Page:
Prosecutor: Accused murderer tried to disable ankle monitor
Prosecutor: Accused murderer tried to disable ankle monitor (Update)
The man accused of six attacks in German Village, and the abduction, rape and murder of Ohio State University senior Reagan Tokes was wearing an ankle bracelet and supposed to be monitored.
Brian Golsby was on parole for violent crimes and supposed to be living at a state-approved community house at the time of the crimes.
Franklin County Prosecutor Ron O’Brien said Golsby tried to disable his ankle monitor. He said every 60 seconds a GPS signal is sent to track violent offenders in the community. The electronic monitoring is overseen by the Ohio Department of Rehabilitation and Correction.
The state would not answer questions about Golsby and how his ankle monitor put him near the scenes of the crimes.
“They’re always subject to checking and that’s an easy thing to do on a computer,” O’Brien said.
O’Brien said there is evidence Golsby may have tampered or tried to disable his GPS monitor. He explained that watching offenders in real-time or minute by minute does not happen.
“I just don’t think the DRC has the resources to do that,” O’Brien said.
State law says the Adult Parole Authority can contract with halfway houses for monitoring. Golsby was assigned to the EXIT program, a Community Residential Center, which is on Oakwood Avenue, not far from German Village.
The EXIT program refused an interview but did say in an email, “The EXIT program is not a halfway house, nor do we provide electronic monitoring services. Those services are outside the scope of our work and are handled independently by other service providers contracted through ODRC.”
According to state paperwork outlining the community residential centers, residence is voluntary and if the offender walks away, he or she is subject to a sanction for failing to notify the supervising officer of a change of address. Additionally, a referral is not a sanction or treatment alternative.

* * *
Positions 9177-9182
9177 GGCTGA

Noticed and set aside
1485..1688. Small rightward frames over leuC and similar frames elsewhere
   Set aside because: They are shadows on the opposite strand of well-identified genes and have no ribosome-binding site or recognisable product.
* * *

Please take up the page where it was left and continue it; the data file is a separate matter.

“We don’t know how thorough this is being run,” neighbor Jim Sharick said. “Are there inspections? How stringent is it?”
Neighbors have had concerns for weeks. While interview requests were turned down, ABC 6 On Your Side Investigates did obtain the state electronic monitoring policy. It shifts much of the responsibility to halfway houses.
The state electronic monitoring policy states that halfway houses shall:
- Maintain 24/7 monitoring of offenders.
- Staff the monitoring facility.
- Keep accurate records.
- Monthly progress reports.
- Daily activity summary of the ankle bracelet.
Late Monday evening, ABC 6 On Your Side Investigates learned the EXIT Program is not considered a halfway house so it isn’t responsible for monitoring.
“The EXIT program is a 90 day housing program for homeless offenders referred by ODRC that do not have a place to live,” a statement read. “Residents who live there are on probation or parole and supervised by the Adult Parole Authority.”
There is no evidence proving the Adult Parole Authority or ODRC took a hard look at where Golsby was going. A state spokesperson explained there are eight different agencies contracted to oversee roughly 130 units every day.
“If they violate it there are steps taken to impose sanctions or steps to take to prevent it from happening again,” O’Brien said.
Halfway houses are licensed and contracted by the state. They are subject to routine program audits. ABC 6 On Your Side Investigates has requested the reports and paperwork surrounding Golsby’s parole and potential ankle monitor violations.
(NOTE: The written story above has been updated with a response by the EXIT Program and a clarification that it's considered a community residential center and not a halfway house.)